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Croatia passes new law to protect 'systemically important companies'

Staff Writer |
Croatia's parliament was set to pass a new "special law", which is generally believed to have been designed to help the troubled private company Agrokor.

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However, some opposition MPs insist the law will not help the company in the long term, or its smaller suppliers and employees, or the economy in general.

The proposed Law on Procedures for Extraordinary Management in Companies of Systematic Significance was immediately labelled “Lex Agrokor”, as the criteria for giving the state a role in company crisis management practically fits only Agrokor.

The first draft envisaged such procedures applying only to companies employing over 8,000 staff – with Agrokor being the only private company in Croatia with that number of employees.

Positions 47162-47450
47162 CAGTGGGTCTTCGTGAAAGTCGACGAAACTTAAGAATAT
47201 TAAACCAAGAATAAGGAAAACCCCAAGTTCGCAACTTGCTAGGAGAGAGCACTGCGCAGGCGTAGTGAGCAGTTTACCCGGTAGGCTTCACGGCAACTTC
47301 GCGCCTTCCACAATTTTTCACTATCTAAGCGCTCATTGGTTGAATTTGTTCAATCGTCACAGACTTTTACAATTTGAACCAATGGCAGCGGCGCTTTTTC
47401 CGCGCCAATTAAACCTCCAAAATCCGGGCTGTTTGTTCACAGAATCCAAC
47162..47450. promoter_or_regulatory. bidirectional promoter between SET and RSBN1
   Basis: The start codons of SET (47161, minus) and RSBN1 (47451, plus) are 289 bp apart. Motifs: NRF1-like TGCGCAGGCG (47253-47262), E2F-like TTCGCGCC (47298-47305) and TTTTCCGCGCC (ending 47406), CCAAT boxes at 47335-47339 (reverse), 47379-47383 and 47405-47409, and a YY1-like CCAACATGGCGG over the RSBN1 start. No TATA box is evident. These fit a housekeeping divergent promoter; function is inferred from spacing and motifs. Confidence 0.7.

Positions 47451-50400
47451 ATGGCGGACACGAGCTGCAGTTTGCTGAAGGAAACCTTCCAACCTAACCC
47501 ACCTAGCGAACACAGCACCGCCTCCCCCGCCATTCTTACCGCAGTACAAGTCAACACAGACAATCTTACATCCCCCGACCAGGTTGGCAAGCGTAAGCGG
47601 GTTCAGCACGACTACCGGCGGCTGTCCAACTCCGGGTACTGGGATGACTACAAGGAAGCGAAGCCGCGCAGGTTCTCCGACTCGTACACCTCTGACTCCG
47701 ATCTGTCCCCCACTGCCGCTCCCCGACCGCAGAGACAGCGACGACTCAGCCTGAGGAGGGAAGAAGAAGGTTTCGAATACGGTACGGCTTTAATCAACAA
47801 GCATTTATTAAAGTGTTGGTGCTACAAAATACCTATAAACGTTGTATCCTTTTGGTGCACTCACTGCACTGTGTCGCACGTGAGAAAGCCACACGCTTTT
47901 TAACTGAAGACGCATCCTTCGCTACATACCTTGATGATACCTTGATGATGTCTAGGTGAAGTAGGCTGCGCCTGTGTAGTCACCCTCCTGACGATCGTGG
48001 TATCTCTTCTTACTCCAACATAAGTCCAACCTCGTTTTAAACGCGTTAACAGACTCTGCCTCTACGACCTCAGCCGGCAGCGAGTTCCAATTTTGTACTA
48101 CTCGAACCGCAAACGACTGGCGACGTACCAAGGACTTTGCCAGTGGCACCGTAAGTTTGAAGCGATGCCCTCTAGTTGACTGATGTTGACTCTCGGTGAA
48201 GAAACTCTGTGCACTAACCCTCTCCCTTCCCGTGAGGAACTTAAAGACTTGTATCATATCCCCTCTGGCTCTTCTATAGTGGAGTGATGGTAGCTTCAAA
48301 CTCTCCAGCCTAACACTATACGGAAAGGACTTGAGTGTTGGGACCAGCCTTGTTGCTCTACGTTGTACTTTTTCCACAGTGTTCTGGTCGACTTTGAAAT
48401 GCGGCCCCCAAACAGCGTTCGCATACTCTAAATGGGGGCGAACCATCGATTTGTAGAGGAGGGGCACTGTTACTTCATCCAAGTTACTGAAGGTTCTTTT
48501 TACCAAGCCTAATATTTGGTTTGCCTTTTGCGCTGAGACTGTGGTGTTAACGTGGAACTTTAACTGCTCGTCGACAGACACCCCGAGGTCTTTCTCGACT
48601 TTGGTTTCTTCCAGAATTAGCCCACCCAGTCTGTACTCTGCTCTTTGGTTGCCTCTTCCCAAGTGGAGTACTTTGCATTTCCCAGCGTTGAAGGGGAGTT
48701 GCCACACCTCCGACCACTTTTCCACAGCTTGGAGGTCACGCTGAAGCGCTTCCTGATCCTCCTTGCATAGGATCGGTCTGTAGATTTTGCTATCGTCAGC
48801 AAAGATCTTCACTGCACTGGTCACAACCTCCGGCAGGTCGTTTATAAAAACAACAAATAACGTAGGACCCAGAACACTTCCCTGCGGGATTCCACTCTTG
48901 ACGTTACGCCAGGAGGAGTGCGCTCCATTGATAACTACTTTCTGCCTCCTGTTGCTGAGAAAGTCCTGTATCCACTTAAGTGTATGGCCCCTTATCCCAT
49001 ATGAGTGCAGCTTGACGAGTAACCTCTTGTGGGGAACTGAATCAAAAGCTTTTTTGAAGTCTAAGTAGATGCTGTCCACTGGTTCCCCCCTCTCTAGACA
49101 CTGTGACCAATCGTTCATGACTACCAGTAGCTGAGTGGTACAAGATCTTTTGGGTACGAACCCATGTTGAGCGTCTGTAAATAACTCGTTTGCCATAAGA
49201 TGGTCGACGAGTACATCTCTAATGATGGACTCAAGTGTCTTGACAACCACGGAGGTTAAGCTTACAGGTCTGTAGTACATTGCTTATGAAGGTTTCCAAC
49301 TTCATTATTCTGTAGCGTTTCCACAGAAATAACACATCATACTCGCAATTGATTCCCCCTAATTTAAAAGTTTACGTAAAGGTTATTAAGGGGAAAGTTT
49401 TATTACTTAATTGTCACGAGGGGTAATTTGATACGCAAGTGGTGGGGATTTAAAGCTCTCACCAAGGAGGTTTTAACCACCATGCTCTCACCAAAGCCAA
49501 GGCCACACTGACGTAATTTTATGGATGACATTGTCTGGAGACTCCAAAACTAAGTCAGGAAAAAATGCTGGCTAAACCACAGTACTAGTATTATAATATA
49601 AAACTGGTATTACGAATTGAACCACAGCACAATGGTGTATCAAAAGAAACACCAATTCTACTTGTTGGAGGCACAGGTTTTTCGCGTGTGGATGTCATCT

The threshhold for intervention was later cut to 5,000 people, to potentially include a few more private companies.

Additionally, another criterion is that the companies must have debts of over one billion euros, which also only fits Agrokor.

Croatia’s new law imposing crisis management on so-called systematic companies – nicknamed “Lex Agrokor” after the troubled company it is allegedly designed to help – may collide with Croatia's constitution, a law expert says.

Sanja Baric, a constitutional law school professor in the city of Rijeka, told BIRN that despite a few last-minute amendments to the law, it was “likely to be unconstitutional”.

“Somebody should send the law for constitutional review, though I don’t think the Constitutional Court will react in any way or abolish it. I think the Court will look on the law as ‘a lesser evil,’" she predicted.

Baric noted among other points that the law does not clearly define how the nine members of the creditors’ council of the company will be selected for the extraordinary management process.


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